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BRINK OF COLLAPSE: Central African Republic crisis could spill into neighboring nations, U.N. Says

By Catholic Online (NEWS CONSORTIUM)
August 16th, 2013
Catholic Online (www.catholic.org)

Senior United Nations officials have declared that the Central African Republic is on the brink of collapse. Furthermore, the crisis is threatens to spread beyond its borders. They have urged that the Security Council fund and support an African Union peacekeeping force.

LOS ANGELES, CA (Catholic Online) - The Central African Republic, or CAR, is a landlocked former French colony. Among the world's poorest nations, CAR has been disrupted ever since the Seleka rebels seized power from President Francois Bozize four months ago. The event has triggered a humanitarian crisis in the heart of Africa.

In response, the African Union has rolled an existing 1,100-strong regional peacekeeping mission, known as MICOPAX, into a peacekeeping force. The number of troops will be more than tripled to 3,600. The force has been authorized to protect civilians, help stabilize the country and restore government.

"The African Union has requested financial, logistical and technical support. We have recommended to the council to provide this support. We have also recommended to better adapt the U.N. (political) mission to the current situation," U.N. envoy to the Central African Republic, retired Lieutenant General Babacar Gaye, said.

Both the African Union and the U.N. plan to send experts to the Central African Republic to determine what's needed. U.N. diplomats say that the report will inform the Security Council to respond with a resolution.

Gaye and U.N. Assistant Secretary-General for Human Rights Ivan Simonovic both signaled to the Security Council that the AU force would not be enough to combat the crisis in the Central African Republic, which borders six other states.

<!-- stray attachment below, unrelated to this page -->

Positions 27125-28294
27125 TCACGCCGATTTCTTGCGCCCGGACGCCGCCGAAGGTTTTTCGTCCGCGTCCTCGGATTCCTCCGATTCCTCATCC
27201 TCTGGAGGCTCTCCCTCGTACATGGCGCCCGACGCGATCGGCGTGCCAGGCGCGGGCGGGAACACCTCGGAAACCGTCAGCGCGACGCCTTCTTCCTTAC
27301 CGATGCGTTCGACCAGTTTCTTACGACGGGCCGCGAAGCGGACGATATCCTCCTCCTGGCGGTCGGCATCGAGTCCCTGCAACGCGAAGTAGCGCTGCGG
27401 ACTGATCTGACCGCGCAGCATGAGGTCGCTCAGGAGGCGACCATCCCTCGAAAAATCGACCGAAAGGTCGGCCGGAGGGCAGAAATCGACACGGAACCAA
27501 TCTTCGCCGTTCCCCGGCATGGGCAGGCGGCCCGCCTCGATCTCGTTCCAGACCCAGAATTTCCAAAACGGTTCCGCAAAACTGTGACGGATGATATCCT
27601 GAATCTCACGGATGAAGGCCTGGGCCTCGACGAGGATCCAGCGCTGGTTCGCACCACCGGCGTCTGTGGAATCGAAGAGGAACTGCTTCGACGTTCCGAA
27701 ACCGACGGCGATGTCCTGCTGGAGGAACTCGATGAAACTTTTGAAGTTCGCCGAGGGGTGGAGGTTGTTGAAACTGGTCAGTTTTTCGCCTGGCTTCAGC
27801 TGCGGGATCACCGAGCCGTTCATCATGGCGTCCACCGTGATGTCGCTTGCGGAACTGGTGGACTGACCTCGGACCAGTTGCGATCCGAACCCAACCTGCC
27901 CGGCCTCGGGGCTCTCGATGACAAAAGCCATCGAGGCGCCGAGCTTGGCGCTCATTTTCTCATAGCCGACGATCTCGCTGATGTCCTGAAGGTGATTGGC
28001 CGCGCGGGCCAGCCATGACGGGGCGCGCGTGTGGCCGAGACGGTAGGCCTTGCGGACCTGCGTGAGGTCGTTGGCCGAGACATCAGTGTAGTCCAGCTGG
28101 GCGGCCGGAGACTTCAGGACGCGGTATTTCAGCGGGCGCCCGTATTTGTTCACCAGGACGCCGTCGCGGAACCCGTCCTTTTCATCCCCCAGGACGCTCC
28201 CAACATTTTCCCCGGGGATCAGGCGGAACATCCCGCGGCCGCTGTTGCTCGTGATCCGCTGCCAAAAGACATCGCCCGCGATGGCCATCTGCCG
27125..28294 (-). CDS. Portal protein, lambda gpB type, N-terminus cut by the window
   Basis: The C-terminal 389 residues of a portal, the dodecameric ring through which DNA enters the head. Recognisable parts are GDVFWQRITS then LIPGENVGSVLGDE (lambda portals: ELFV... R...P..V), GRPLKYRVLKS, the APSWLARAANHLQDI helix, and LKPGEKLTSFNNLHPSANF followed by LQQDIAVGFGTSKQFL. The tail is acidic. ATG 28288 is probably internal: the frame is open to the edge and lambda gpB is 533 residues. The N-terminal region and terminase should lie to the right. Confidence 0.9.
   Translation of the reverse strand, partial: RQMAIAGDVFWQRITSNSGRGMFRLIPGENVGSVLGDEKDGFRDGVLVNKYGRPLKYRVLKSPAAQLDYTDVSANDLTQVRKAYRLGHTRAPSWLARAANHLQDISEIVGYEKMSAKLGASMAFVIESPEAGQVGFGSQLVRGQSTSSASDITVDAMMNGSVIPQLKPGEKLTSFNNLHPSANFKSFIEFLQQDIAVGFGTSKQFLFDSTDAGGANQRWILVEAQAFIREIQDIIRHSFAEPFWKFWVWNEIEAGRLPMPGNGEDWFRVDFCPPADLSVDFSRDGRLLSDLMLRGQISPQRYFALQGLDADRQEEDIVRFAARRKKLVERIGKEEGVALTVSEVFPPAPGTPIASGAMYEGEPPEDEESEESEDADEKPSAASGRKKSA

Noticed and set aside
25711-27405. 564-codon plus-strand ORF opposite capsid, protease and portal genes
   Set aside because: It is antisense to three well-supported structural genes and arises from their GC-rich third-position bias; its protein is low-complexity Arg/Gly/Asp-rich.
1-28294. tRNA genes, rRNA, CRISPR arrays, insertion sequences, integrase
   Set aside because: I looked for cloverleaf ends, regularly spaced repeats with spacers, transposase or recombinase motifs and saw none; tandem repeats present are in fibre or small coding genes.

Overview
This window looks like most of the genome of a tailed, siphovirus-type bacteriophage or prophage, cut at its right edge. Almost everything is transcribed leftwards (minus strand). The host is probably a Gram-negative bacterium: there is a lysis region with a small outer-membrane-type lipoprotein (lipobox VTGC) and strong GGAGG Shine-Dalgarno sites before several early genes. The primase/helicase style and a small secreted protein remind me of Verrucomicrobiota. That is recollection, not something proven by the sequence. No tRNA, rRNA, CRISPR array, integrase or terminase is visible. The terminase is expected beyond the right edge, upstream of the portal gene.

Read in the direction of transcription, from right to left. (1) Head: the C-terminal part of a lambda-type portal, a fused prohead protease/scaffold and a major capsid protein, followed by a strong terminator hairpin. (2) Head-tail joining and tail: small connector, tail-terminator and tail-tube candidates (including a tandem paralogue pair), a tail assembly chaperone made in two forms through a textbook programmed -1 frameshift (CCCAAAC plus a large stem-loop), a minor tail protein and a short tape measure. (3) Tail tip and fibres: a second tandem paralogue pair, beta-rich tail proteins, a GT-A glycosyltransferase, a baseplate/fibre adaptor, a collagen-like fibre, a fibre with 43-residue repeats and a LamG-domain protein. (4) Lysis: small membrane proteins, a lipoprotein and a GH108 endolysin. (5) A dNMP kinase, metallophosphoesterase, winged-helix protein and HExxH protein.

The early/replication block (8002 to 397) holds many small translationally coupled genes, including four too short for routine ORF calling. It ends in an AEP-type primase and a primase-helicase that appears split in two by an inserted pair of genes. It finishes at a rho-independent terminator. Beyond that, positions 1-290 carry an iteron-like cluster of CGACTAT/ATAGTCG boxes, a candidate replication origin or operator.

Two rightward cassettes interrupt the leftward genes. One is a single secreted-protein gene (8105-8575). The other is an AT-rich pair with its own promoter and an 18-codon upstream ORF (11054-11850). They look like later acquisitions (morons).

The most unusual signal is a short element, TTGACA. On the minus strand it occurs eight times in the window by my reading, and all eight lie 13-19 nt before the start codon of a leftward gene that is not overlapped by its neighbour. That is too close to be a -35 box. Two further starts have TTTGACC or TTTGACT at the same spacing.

"A much larger and nationally more diversified force is needed to provide security and protect the population," Simonovic said. "Such a force would also prevent foreign rebel groups, such as the Lord's Resistance Army or Islamist extremist groups, from finding a safe haven in the country."
The meeting that it was willing "to consider all potential options to stabilize the Central African Republic (CAR)," the U.N. Security Council said in a statement.

"The members of the Security Council expressed deep concern at the security situation in CAR, characterized by a total breakdown in law and order, and the absence of the rule of law," the statement said.

"They stressed that the armed conflict and crisis in CAR pose a serious threat to the stability of the CAR and the region," the statement read.

U.N. aid chief Valerie Amos told the council that CAR was at risk of becoming a failed state. Every one of the country's 4.6 million people, half of which are children, had been affected by the crisis, she said. About 1.6 million of them are in dire need of assistance. More than 206,000 people have been internally displaced and nearly 60,000 have fled to neighboring countries.

"It is critical for the continued safety of humanitarian operations that the AU mission has the funds and logistical support to operate effectively," Amos told the 15-member Security Council.

"The failure to act now could not only prolong and exacerbate the appalling conditions the people of the Central African Republic have had to endure, but could also see the crisis spread beyond its borders and throughout a region already facing enormous challenges," she said.

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